doi:10.1158/1078-0432.CCR-08-2674
PMCID: PMC3059545  PMID: 19276255
Colorectal cancer; adjuvant therapy; biomarkers
7.  Microsatellite Instability Predicts Improved Response to Adjuvant Therapy With Irinotecan, Fluorouracil, and Leucovorin in Stage III Colon Cancer: Cancer and Leukemia Group B Protocol 89803 
Journal of Clinical Oncology  2009;27(11):1814-1821.
Purpose
Colon cancers exhibiting DNA mismatch repair (MMR) defects demonstrate distinct clinical and pathologic features, including better prognosis and reduced response to fluorouracil (FU) –based chemotherapy. This prospective study investigated adjuvant chemotherapy containing FU and irinotecan in patients with MMR deficient (MMR-D) colon cancers.
Patients and Methods
Cancer and Leukemia Group B 89803 randomly assigned 1,264 patients with stage III colon cancer to postoperative weekly bolus FU/leucovorin (LV) or weekly bolus irinotecan, FU, and LV (IFL). The primary end point was overall survival; disease-free survival (DFS) was a secondary end point. Tumor expression of the MMR proteins, MLH1 and MSH2, was determined by immunohistochemistry (IHC). DNA microsatellite instability was also assessed using a panel of mono- and dinucleotide markers. Tumors with MMR defects were those demonstrating loss of MMR protein expression (MMR-D) and/or microsatellite instability high (MSI-H) genotype.
Results
Of 723 tumor cases examined by genotyping and IHC, 96 (13.3%) were MMR-D/MSI-H. Genotyping results were consistent with IHC in 702 cases (97.1%). IFL-treated patients with MMR-D/MSI-H tumors showed improved 5-year DFS as compared with those with mismatch repair intact tumors (0.76; 95% CI, 0.64 to 0.88 v 0.59; 95% CI, 0.53 to 0.64; P = .03). This relationship was not observed among patients treated with FU/LV. A trend toward longer DFS was observed in IFL-treated patients with MMR-D/MSI-H tumors as compared with those receiving FU/LV (0.57; 95% CI, 0.42 to 0.71 v 0.76; 95% CI, 0.64 to 0.88; P = .07; hazard ratio interaction between tumor status and treatment, 0.51; likelihood ratio P = .117).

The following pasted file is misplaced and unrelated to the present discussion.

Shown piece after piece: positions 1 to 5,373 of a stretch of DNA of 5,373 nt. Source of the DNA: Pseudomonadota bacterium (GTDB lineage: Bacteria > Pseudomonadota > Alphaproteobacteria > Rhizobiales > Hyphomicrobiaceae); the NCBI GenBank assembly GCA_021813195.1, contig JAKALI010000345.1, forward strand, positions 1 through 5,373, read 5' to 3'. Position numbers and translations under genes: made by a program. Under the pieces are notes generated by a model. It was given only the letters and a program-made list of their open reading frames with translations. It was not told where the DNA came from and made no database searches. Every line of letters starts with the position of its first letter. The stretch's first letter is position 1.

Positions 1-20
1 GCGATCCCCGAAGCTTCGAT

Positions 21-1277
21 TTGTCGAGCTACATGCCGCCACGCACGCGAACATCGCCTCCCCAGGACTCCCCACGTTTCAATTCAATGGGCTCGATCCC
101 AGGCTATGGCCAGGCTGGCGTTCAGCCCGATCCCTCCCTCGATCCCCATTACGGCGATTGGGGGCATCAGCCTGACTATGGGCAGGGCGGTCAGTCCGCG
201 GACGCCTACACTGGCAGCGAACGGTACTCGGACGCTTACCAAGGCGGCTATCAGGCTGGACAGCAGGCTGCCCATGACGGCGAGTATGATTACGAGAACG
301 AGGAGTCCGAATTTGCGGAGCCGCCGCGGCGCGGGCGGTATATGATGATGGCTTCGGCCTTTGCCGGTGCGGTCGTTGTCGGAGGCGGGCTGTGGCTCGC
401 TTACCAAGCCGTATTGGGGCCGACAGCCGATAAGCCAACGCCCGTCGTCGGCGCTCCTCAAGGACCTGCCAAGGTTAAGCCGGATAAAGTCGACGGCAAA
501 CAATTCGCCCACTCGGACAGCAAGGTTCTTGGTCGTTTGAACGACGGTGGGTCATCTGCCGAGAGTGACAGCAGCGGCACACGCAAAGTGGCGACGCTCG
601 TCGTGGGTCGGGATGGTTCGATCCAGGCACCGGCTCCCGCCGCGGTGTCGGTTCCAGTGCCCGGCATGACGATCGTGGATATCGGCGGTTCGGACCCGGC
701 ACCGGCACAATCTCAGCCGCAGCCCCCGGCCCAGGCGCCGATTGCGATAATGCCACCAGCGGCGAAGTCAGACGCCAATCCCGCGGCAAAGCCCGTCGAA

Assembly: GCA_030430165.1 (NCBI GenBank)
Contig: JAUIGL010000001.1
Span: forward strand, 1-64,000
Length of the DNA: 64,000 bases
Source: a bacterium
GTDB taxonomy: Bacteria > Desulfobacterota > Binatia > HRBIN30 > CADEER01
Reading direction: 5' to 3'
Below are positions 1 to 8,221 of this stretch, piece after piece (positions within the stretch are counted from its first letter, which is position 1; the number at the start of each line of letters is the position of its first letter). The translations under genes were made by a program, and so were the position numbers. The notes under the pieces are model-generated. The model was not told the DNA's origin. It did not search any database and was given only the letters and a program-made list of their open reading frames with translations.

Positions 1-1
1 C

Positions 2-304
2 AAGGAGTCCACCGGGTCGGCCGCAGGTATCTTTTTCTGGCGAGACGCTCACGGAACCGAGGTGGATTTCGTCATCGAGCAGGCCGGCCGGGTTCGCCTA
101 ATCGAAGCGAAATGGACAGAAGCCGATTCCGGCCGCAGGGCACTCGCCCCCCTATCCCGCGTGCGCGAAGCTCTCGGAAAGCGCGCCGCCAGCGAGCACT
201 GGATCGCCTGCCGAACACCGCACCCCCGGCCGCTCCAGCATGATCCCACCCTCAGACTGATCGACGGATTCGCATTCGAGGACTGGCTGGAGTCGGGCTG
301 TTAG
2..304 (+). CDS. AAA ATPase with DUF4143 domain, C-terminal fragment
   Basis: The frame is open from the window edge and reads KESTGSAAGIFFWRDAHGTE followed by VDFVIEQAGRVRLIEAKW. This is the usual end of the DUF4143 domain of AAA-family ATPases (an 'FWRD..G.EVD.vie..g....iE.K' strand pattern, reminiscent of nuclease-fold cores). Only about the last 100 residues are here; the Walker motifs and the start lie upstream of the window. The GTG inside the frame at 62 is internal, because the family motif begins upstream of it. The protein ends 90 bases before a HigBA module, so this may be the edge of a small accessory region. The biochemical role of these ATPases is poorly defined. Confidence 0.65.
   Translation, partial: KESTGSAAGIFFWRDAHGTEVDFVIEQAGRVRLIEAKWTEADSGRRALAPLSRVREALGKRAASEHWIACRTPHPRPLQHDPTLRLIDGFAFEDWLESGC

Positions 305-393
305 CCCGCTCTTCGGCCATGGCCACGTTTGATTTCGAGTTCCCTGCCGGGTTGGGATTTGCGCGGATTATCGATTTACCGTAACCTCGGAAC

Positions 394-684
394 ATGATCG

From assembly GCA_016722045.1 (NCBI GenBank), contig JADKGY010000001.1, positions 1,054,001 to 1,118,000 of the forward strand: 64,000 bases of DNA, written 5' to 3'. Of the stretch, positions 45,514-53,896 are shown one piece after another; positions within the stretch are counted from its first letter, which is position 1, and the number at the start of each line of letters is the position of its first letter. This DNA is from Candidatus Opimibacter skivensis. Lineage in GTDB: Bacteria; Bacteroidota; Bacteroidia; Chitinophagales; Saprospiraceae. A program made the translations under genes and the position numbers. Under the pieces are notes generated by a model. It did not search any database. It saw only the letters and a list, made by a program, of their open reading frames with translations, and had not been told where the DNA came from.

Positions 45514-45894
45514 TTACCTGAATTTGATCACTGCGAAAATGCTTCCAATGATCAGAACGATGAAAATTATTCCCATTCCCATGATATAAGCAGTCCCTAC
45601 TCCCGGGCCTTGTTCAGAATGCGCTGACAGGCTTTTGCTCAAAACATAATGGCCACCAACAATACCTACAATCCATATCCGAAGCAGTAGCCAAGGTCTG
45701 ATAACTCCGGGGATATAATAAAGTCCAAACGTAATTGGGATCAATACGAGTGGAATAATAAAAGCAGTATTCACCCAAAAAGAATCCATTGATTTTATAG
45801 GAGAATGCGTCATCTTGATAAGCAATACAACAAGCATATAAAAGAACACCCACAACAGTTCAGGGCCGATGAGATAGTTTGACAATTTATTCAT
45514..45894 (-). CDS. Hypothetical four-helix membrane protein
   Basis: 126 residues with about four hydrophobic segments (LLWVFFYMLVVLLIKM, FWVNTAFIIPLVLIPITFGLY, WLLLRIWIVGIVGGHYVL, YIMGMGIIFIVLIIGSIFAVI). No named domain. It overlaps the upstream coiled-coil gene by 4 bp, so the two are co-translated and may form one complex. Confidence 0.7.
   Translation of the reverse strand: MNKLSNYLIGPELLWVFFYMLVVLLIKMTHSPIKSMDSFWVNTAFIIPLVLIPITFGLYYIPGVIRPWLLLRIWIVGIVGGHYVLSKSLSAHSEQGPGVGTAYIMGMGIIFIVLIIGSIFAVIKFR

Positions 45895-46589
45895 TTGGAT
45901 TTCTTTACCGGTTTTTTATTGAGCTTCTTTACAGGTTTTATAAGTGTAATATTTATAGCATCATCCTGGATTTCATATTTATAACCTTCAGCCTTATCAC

Conclusion
Loss of tumor MMR function may predict improved outcome in patients treated with the IFL regimen as compared with those receiving FU/LV.
doi:10.1200/JCO.2008.18.2071
PMCID: PMC2668707  PMID: 19273709
8.  Recommendations for Collection and Handling of Specimens From Group Breast Cancer Clinical Trials 
Journal of Clinical Oncology  2008;26(34):5638-5644.
Recommendations for specimen collection and handling have been developed for adoption across breast cancer clinical trials conducted by the Breast International Group (BIG)-sponsored Groups and the National Cancer Institute (NCI)-sponsored North American Cooperative Groups. These recommendations are meant to promote identifiable standards for specimen collection and handling within and across breast cancer trials, such that the variability in collection/handling practices that currently exists is minimized and specimen condition and quality are enhanced, thereby maximizing results from specimen-based diagnostic testing and research. Three working groups were formed from the Cooperative Group Banking Committee, BIG groups, and North American breast cancer cooperative groups to identify standards for collection and handling of (1) formalin-fixed, paraffin-embedded (FFPE) tissue; (2) blood and its components; and (3) fresh/frozen tissue from breast cancer trials. The working groups collected standard operating procedures from multiple group specimen banks, administered a survey on banking practices to those banks, and engaged in a series of discussions from 2005 to 2007. Their contributions were synthesized into this document, which focuses primarily on collection and handling of specimens to the point of shipment to the central bank, although also offers some guidance to central banks. Major recommendations include submission of an FFPE block, whole blood, and serial serum or plasma from breast cancer clinical trials, and use of one fixative and buffer type (10% neutral phosphate-buffered formalin, pH 7) for FFPE tissue across trials. Recommendations for proper handling and shipping were developed for blood, serum, plasma, FFPE, and fresh/frozen tissue.
doi:10.1200/JCO.2007.15.1712
PMCID: PMC2651095  PMID: 18955459

Results 1-8 (8)